With one month to go to the start of the university term, Indian student Arasan was still unsure if he would be allowed to set foot in Switzerland.
On the day of my visa application appointment, I arrived 15 minutes early at the Swiss Embassy in New Delhi. The staff at the gate were kind to let me in unlike the adjacent U.S. embassy where people waited outside in the scorching sun. It is an easy process. The staff at the counter asks basic questions about your desired programme of study, the university, your post-study plans, source of funding, etc. However, they are not the deciding authority. They merely forward the documents to the canton (state) immigration office.
For more blog posts and information on studying in Switzerland visit our dedicated page Education Swiss Madeexternal link.
The only thing that disappointed me at the Swiss embassy was they didn’t follow the appointment timings properly. They served people holding diplomatic and official passports first, followed by those seeking to visit family in Switzerland. Student visa applicants were given the lowest priority. This is rather unusual given Swiss punctuality standards.
More than two months later and after many inquiries I was a forwarded letter from the Lucerne canton’s immigration office. The letter stated that they would not be able to issue a student visa. They listed four weird reasons:
1. Doubts as to whether I would leave the country after my studies (no job waiting for me in India).
2. Doubts about sufficient English language skills.
3. Indefinite duration of stay (I had to do a few bridge courses in Switzerland).
4. No compelling need to study in Switzerland.
The first reason was acceptable to an extent. I was unable to digest the second reason. I had submitted an IELTS 7.5 certificate while the requirement of the course was just 6.0. And the fourth reason, I don’t think I need to have a compelling reason to study in Switzerland. I guess I am entitled to make a free choice on where I want to study as long as I obey the law of the land.
Attempt part 2
I was not going to give up without a fight though. I mailed a copy of the visa rejection letter to the university. The university’s secretariat was helpful and vouched for my English skills. I drafted an appeal letter addressing all the four concerns and sent it to the Swiss embassy.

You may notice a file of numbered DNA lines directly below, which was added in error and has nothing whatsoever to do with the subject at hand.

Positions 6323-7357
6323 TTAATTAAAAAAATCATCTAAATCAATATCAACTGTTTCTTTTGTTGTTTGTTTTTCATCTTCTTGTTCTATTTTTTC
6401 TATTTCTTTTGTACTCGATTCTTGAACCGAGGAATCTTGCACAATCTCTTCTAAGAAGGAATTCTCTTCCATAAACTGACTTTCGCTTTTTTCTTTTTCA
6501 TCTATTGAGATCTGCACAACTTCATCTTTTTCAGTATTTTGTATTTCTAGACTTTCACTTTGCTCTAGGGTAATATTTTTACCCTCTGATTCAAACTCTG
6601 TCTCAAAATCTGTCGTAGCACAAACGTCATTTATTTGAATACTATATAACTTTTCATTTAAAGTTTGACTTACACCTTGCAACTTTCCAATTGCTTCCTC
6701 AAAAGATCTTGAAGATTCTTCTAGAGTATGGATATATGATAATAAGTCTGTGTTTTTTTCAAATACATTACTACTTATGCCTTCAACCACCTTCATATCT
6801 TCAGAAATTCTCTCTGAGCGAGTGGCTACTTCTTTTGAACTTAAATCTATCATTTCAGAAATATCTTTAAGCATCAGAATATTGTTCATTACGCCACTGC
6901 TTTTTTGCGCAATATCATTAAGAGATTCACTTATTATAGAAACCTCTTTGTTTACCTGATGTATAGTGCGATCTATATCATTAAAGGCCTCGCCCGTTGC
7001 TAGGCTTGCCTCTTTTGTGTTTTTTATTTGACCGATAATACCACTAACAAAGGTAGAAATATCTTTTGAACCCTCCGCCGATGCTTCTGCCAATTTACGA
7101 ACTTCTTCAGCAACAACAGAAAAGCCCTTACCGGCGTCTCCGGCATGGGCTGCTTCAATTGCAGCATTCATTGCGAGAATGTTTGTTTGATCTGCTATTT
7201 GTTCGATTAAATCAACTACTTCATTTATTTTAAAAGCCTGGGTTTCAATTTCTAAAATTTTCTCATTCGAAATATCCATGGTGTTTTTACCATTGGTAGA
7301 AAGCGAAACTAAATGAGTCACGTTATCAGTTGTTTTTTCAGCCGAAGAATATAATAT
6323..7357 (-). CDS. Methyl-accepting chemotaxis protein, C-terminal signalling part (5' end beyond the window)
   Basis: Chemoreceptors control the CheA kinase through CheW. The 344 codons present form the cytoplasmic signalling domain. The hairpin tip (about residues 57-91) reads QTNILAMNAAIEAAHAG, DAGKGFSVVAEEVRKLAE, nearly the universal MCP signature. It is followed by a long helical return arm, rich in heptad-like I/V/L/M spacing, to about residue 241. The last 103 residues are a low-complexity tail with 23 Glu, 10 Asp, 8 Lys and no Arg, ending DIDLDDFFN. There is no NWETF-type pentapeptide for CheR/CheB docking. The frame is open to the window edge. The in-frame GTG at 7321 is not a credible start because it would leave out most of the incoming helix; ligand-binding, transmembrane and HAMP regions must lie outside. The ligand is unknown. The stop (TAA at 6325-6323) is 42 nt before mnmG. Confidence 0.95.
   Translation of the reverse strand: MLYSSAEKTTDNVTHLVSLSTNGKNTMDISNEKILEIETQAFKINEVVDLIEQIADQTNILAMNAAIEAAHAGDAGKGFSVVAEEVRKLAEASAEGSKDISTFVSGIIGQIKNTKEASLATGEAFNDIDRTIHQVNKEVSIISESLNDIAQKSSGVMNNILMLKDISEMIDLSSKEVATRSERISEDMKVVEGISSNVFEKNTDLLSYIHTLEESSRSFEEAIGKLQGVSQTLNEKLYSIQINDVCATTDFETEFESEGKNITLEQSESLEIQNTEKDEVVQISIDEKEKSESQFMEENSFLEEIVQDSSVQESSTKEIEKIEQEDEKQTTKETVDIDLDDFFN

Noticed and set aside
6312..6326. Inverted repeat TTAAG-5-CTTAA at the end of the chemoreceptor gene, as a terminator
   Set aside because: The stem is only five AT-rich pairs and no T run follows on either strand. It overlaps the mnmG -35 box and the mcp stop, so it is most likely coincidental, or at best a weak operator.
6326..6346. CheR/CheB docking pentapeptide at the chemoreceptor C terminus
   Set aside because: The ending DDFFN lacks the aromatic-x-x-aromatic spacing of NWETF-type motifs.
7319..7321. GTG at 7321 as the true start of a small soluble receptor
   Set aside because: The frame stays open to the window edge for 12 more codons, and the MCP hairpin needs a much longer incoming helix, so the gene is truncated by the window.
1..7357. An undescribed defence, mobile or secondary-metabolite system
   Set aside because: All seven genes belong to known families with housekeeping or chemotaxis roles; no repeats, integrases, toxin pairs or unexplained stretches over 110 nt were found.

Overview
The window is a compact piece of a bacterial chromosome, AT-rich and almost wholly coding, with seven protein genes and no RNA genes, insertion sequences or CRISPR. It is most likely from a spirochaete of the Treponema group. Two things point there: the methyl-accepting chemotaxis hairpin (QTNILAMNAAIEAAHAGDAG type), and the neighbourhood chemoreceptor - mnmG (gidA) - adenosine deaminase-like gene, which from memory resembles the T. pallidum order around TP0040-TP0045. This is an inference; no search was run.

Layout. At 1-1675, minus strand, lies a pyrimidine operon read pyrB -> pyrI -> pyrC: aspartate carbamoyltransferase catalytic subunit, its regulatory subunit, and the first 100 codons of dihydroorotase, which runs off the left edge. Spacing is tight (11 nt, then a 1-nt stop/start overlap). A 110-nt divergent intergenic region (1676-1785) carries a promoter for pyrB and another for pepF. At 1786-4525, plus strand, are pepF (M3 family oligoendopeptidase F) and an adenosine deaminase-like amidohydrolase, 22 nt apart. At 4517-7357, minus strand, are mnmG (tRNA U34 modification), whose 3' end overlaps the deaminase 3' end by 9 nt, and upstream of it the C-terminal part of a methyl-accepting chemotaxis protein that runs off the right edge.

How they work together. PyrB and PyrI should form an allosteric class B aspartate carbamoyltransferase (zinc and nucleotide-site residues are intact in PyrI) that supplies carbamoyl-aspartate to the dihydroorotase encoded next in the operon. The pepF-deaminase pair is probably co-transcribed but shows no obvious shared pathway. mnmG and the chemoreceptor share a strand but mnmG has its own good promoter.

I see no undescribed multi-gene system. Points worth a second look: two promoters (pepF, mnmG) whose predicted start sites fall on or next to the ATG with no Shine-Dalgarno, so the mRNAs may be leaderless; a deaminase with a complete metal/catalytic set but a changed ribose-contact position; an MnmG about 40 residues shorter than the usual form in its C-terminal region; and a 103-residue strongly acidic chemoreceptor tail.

I waited patiently despite the great uncertainty looming over my academic future. I had already been accepted by universities in other countries with simpler visa procedures. My parents suggested I proceed with them. My friends who applied to study in other countries were already planning their flight tickets and accommodation while I kept waiting indefinitely for the visa. Finally, after I kept calling continuously for a week, the canton wrote a mail asking me to take an English test at the Swiss embassy.
Despite having the required proof of English language proficiency (IELTS) required by the embassy, I was forced to prove it again because cantons have the final say. Anyway, I wasted a ton of time and money travelling all the way to New Delhi to give an English test. The test was a joke. I was asked basic questions involving adjectives and verb forms.
I was made to wait for the canton’s decision even after I took the test. A month before my university course began, I still did not know my fate. I gave the canton an ultimatum to get back to me soon or face a lawsuit. A few days before the deadline, I called them again. They finally gave the green light to issue a student visa.